Bowls of different ingredients on a table.

Understanding Nutrients and Ingredients

It can be confusing to navigate pet food labels and determine whether a diet is appropriate for your pet or not. Often, the presence or absence of particular ingredients are prominently displayed, while the nutritional content of the diet may take second stage. It’s important to determine the difference between ingredients and nutrients in order to evaluate pet foods. 

Ingredients: the food items from which a diet is comprised.  

A homemade diet in tomato sauce on a table. Next to the diet is a bowl with a brown powder. On the other side is a small silver bag labelled, "Organic cricket powder protein"
  • There are no essential ingredients and pet foods can be made up from a plethora of different ingredient combinations.  
  • In the USA, ingredients are controlled by the Association of American Feed Control Officials (AAFCO) and pet foods can be produced only using ingredients that have been defined by AAFCO.  
  • In Canada, foods imported from the USA, made in Canada but sold in the USA, or made by a member of the Pet Food Association of Canada (PFAC), must also comply with the AAFCO guidelines.  
  • Pet food companies making pet food within Canada for sale only within Canada and not a member of PFAC have no limitations on ingredients and may make pet food with whatever ingredients they wish.  

Nutrients: essential and non-essential elements and compounds that are used by the body to make all cellular structures, tissues, signalling molecules, and metabolic components.  

A tabby cat drinking from a crystal bowl on top of a glass table.
  • Essential nutrients are those that must be provided in the diet, non-essential nutrients can be provided in the diet or produced in the animal provided adequate precursors are available.  
  • Nutrients may be required in relatively large quantities (typically measured in grams), known as macronutrients. Examples of essential macronutrients include protein, fat, and calcium.  
  • Nutrients required in relatively small quantities (typically measured in milligrams or micrograms), known as micronutrients. Examples of essential micronutrients include selenium, vitamin B12, and arachidonic acid.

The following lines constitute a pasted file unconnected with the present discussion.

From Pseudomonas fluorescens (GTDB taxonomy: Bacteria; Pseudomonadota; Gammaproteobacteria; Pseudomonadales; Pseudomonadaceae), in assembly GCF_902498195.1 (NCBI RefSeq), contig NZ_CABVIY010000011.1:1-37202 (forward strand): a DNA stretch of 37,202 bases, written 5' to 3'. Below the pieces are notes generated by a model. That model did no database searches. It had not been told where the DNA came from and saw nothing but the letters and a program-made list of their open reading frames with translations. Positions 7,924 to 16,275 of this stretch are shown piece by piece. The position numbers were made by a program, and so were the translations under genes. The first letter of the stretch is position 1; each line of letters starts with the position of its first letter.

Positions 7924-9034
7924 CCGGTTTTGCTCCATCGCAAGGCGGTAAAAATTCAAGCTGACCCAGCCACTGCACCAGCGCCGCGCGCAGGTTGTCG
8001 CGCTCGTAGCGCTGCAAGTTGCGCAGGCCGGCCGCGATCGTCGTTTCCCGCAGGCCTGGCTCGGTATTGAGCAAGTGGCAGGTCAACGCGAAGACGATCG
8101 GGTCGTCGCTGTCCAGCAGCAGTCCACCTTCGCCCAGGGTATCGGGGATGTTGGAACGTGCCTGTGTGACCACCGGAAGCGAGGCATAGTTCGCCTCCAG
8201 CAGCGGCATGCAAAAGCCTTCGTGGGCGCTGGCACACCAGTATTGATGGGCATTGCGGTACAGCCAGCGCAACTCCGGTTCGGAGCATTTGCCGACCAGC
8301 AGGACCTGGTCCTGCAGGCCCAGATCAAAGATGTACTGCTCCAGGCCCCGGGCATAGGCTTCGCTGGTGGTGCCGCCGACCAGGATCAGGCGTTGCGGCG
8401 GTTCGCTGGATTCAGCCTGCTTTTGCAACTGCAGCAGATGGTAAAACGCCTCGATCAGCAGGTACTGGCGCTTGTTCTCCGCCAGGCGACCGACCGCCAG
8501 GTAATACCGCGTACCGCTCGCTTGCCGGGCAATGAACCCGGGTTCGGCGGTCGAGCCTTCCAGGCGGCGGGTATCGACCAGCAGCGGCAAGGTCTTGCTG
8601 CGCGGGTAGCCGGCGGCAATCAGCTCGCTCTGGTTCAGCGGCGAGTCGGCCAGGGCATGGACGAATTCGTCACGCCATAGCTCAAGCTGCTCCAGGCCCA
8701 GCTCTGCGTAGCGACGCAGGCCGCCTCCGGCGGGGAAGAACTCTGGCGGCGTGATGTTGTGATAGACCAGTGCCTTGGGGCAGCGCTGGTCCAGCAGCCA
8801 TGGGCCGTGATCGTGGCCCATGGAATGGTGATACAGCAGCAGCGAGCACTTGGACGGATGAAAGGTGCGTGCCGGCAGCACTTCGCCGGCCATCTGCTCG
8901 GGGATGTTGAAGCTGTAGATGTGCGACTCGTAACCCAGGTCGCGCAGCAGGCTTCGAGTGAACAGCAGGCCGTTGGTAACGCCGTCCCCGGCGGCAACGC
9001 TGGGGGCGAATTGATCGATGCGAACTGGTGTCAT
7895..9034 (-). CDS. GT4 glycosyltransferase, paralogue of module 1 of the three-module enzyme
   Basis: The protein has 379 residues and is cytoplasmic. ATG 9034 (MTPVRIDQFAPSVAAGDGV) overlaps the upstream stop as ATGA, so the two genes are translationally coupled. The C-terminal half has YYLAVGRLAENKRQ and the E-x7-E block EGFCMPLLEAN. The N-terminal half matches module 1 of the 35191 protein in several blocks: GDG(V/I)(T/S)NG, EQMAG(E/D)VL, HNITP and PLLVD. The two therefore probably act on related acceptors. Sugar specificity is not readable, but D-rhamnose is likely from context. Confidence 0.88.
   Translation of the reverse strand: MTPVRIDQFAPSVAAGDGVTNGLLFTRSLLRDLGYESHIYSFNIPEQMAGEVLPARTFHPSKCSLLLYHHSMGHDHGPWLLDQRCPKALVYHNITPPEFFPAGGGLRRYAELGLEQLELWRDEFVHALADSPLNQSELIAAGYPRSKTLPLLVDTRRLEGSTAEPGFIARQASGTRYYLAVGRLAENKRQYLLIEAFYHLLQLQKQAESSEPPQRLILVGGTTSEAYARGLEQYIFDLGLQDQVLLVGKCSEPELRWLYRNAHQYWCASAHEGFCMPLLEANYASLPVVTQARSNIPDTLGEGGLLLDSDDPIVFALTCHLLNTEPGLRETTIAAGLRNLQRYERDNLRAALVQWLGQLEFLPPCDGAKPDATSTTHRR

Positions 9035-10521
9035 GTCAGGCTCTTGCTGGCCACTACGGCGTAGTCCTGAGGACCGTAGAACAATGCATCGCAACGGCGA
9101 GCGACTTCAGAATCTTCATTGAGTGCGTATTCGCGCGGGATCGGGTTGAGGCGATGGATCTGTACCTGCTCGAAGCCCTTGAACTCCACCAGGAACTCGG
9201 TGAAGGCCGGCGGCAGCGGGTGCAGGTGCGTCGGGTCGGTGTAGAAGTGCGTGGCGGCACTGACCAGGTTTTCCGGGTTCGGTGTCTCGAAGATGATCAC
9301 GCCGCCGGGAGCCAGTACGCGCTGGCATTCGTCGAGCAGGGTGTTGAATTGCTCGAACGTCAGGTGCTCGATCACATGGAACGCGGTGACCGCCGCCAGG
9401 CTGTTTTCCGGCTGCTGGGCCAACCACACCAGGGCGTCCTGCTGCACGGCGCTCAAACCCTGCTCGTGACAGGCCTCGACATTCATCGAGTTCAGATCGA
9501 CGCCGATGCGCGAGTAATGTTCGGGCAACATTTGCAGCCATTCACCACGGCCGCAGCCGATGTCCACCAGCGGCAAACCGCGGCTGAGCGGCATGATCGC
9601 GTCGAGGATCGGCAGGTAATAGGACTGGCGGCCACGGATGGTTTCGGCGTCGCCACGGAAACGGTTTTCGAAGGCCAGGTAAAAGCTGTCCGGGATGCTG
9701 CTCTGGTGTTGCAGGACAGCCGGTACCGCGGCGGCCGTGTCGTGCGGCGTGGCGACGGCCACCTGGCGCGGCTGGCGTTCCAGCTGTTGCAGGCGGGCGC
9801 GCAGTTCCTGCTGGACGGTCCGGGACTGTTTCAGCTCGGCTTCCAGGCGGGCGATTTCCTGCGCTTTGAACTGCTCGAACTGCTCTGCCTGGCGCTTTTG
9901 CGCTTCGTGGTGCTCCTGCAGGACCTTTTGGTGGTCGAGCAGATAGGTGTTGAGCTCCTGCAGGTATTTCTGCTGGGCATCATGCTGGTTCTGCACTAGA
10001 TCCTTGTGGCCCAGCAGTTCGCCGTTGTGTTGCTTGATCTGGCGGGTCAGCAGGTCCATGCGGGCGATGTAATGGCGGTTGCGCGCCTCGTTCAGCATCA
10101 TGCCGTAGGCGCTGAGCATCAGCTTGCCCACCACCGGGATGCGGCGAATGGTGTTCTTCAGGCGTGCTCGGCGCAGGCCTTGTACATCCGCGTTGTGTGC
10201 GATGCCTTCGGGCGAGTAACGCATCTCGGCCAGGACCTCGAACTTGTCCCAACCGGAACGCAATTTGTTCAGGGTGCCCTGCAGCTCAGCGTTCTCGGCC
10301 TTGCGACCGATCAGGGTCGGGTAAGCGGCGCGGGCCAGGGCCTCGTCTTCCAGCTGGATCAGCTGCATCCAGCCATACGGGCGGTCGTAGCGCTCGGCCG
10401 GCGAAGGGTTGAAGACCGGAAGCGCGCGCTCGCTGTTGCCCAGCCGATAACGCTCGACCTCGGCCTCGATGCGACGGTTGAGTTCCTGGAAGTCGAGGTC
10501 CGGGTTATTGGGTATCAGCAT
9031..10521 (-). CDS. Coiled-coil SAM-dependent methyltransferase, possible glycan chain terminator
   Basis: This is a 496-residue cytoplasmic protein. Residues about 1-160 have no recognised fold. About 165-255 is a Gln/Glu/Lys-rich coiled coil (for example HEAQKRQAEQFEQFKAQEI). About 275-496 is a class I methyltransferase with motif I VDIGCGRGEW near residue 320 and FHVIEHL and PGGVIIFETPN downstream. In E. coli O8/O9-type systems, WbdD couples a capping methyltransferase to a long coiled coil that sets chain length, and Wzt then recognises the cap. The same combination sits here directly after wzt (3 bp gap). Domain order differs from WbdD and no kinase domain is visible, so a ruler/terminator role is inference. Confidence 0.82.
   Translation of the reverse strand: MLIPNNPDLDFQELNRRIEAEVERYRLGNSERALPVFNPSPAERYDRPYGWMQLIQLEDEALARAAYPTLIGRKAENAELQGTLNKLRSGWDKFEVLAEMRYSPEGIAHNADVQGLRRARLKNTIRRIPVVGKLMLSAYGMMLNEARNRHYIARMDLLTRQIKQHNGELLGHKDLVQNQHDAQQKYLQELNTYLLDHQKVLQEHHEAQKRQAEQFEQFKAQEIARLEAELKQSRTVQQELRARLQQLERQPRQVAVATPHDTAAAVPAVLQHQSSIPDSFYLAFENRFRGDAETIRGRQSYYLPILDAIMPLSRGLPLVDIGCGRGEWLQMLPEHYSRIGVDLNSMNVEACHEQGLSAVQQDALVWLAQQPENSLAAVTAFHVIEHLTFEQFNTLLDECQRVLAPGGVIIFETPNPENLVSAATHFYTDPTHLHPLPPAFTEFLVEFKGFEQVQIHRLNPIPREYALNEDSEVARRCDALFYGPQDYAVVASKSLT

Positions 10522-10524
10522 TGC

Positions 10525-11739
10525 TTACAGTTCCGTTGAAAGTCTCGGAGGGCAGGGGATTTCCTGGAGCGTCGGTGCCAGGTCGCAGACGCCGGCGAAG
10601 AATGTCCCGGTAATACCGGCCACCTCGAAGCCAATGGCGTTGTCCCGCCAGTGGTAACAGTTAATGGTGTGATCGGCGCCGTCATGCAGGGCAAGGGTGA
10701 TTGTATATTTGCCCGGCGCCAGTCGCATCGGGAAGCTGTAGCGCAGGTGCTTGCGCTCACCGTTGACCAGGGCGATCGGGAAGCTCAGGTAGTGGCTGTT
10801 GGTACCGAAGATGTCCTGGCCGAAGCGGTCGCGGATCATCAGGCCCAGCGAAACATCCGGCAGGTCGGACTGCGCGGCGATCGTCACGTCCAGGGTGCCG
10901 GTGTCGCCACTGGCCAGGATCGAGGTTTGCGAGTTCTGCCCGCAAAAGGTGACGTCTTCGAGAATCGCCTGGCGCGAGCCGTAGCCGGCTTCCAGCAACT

• AAFCO publish nutrient profiles every year for each species and life stage, and foods that meet those nutrient profiles will bear a statement of nutritional adequacy somewhere on their label 

Marketing in the pet food industry has largely been focused on ingredients, as opposed to nutrients. This may target pet parents’ emotions or philosophies regarding feeding of their furry family member. However, regardless of the ingredients used, all commercial foods, at least those made in accordance with AAFCO guidelines, have nutrient profiles that fit within similar target ranges for the given species and life-stage. With few exceptions, the ingredients in a pet food are of less interest than the nutrients. Examples of instances when we do focus on ingredients include pets with dietary hypersensitivity, for whom we look to feed only hydrolyzed or novel protein-rich ingredients, or pets with hepatic encephalopathy where we may avoid animal-derived ingredients. Otherwise, it just comes down to personal preference which types of ingredients the pet likes to eat, or the pet parents likes to feed. 

From a veterinary health perspective, we typically focus mostly on nutrients, not ingredients, working to balance the animal’s nutrient intake with their specific requirements. Though there are known profiles of nutrient requirements for healthy animals in different stages of life (ie: growth and development, gestation and lactation, or adult maintenance), animals, like people, are individuals with individual needs – especially if they are not healthy, normal animals and have an acute or chronic health condition. Veterinary nutritionists work in research and development to produce foods that have appropriate nutrient profiles for different health conditions. These nutrient profiles can be manipulated to prevent, manage, and in some instances even completely resolve nutritional-responsive diseases! 

The take home message here is that, with the exception of a few specific cases, we predominantly focus on nutrients, not ingredients, in pet health and pet nutrition. Nutrients are the building-blocks of the body, while ingredients are the food sources of those nutrients. When you’re shopping for a pet food, make sure you read the nutritional information, including the adequacy statement, and make sure that the diet fits the nutrient profile recommended for your pet. 

Written by: Dr. Sarah Dodd, BVSc, MSc, PhD Student, ECVCN Resident

Edited by: Shoshana Verton-Shaw, RVT, VTS (Nutrition)